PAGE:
Under the INA 101(b)(1)(F), a child can be considered an orphan because of the death or disappearance of, abandonment or desertion by, or separation or loss from both parents, or in the case where there is a sole or surviving parent who is incapable of providing the proper care and has in writing irrevocably released the child for emigration and adoption.

In addition to qualifying as an orphan under U.S. immigration law, the child must also meet the following requirements of Ukraine:

Eligibility for adoption: In order for a child to be eligible for intercountry adoption in Ukraine, the child must have first been found eligible for domestic adoption and listed on the local register for 14 months. If no suitable family has been found in Ukraine after 14 months of being listed on the local register, and if the child is over the age of five, the child’s name is added to the intercountry adoption register and the child becomes eligible for intercountry adoption (unless an exemption applies).

Age of Adoptive Child: Ukrainian law requires that orphans be at least five years old before they are eligible for intercountry adoption, with certain exemptions for children with special needs, relative adoptions, and sibling adoptions. Please note that for a child to meet the definition of an orphan under U.S. immigration law, a Form I-600, Petition to Classify Orphan as an Immediate Relative, must be filed on the child’s behalf while the child is under the age of 16 [or under the age of 18 if the child is the birth sibling of another adopted child who meets the age requirements and immigrated or will immigrate as an orphan based on adoption by the same adoptive parent(s)]. Please see the USCIS website for special rules on filing dates for children aged 15-16 or siblings aged 17-18.

Can we hold a child that we previously met for adoption?

No, Ukraine does not hold children and considers their adoptions as “blind”. However, you can request a specific child, they just won’t hold them for you.

Can a child say “no” to adoption?

Yes, they certainly can!  If a child says no to adoption and you think they just need more time, your facilitator should be able to get time approved for them to get to know you better for a final decision.

Who qualifies to adopt in Ukraine?

In addition to being found suitable and eligible to adopt by USCIS, prospective adoptive parents seeking to adopt a child from Ukraine must meet the following requirements:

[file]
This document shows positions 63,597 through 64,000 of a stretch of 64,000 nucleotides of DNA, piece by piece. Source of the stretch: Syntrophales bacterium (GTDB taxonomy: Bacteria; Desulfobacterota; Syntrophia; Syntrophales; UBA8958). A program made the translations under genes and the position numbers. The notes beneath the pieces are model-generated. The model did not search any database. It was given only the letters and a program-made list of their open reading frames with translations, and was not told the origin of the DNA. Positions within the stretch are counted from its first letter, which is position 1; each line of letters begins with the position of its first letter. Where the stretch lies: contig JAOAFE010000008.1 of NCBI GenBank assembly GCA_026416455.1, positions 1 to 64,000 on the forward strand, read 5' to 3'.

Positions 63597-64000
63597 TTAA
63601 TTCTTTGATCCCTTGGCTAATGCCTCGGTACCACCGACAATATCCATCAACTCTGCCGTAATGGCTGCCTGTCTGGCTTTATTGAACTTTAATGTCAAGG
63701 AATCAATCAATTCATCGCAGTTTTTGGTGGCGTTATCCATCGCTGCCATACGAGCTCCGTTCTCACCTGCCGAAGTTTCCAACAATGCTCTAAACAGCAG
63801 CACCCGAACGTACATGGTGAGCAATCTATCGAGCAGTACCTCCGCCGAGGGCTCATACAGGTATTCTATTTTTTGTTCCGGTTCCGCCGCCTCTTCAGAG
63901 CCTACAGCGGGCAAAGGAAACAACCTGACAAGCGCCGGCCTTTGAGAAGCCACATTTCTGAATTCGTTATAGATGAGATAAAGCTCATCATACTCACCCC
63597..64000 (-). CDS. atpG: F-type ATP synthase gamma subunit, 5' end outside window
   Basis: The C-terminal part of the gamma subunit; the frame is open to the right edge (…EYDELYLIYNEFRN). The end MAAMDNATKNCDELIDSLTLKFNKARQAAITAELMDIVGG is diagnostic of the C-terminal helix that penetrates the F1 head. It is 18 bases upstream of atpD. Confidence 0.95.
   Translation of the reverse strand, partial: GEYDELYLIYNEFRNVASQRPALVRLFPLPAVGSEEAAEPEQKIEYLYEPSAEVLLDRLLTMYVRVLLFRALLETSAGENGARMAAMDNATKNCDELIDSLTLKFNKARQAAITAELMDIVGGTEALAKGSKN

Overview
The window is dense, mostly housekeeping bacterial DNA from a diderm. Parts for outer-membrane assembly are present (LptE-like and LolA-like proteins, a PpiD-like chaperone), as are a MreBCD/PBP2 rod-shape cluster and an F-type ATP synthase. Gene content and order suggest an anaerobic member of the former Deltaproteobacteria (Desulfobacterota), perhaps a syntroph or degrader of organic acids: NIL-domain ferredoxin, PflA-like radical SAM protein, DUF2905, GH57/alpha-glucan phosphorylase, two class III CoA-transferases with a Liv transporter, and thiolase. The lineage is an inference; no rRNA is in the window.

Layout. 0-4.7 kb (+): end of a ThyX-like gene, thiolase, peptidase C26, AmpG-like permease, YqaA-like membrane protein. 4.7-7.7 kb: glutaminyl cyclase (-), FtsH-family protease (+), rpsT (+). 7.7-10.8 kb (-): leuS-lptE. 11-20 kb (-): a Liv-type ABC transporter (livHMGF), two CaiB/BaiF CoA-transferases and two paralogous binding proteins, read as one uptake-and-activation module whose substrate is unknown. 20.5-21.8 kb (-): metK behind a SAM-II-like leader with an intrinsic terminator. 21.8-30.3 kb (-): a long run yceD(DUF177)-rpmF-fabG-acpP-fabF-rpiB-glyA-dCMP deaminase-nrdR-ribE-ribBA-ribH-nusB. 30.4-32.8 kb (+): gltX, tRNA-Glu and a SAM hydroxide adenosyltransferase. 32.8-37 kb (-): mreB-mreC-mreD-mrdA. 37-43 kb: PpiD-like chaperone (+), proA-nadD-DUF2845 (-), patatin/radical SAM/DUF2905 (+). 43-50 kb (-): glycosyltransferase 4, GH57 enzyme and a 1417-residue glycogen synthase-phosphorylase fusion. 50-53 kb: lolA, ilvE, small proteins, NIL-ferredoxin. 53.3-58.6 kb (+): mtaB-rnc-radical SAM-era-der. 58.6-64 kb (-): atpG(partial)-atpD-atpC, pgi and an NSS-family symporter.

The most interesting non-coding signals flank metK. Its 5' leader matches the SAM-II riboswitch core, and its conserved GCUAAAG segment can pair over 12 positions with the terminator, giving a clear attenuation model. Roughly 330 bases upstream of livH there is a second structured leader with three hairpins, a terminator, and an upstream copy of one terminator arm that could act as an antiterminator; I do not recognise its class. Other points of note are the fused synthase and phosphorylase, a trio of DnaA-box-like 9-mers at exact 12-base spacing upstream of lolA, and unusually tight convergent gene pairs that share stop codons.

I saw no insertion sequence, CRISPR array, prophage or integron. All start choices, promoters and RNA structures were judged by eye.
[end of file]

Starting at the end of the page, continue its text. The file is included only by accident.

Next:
• Minimum Residency: None
  • Age of Adopting Parents: Prospective adoptive parents must be at least 21 years old to adopt from Ukraine. They must be at least 15 years older than the adopted child. There is no maximum age difference requirement. If a child is being adopted by a relative, the age difference is not considered.
  • Marriage: Only married couples can adopt from Ukraine. Single individuals are only permitted to adopt from Ukraine if they are related to the adopted child.
  • Minimum Income: Ukraine uses the U.S. Health and Human Services Poverty Guidelines as a standard requirement for all immigrants from Ukraine, as well as for prospective adoptive parents adopting children from Ukraine.
  • Other requirements: Ukraine will not allow persons who have been declared completely or partially disabled (both mentally and physically) to adopt children from Ukraine. Also, anyone who has previously had parental rights or a previous adoption, guardianship, or foster care relationship terminated involuntarily will not be allowed to adopt from Ukraine. Same sex couples are not allowed to adopt from Ukraine.

Where do we stay?

Your facilitator will help you find an apartment or hotel in which to stay.

How do we get around?

Usually by taxi or hiring a driver, your facilitator or translator can help.  If going from region to region, it may be best to take a train.

Where do we eat?

There are many restaurants in each area and they are usually very good and inexpensive.  If you are staying in an apartment, you may want to venture out to a grocery store and cook at the apartment.

Will I have time to bond in Ukraine with my child?

Yes!  After you pick up your child, you will have a couple of weeks in-country while gaining their passport and Visa.  Use this time wisely!  There are many local attractions in their regions or when you are in Kyiv, there is a lot to do!  There are malls, soccer games, restaurants, museums, many historical sites, ice skating, opera, circus, etc..  Don’t be afraid to enjoy the culture and get to know where your child is from!  If they are from a rural area, they may never have experienced these things as well!

The US Embassy website in Ukraine provides a wealth of information when it comes to the details of the laws of adoption.  Some of the information above has been extracted from the site.

US Embassy Website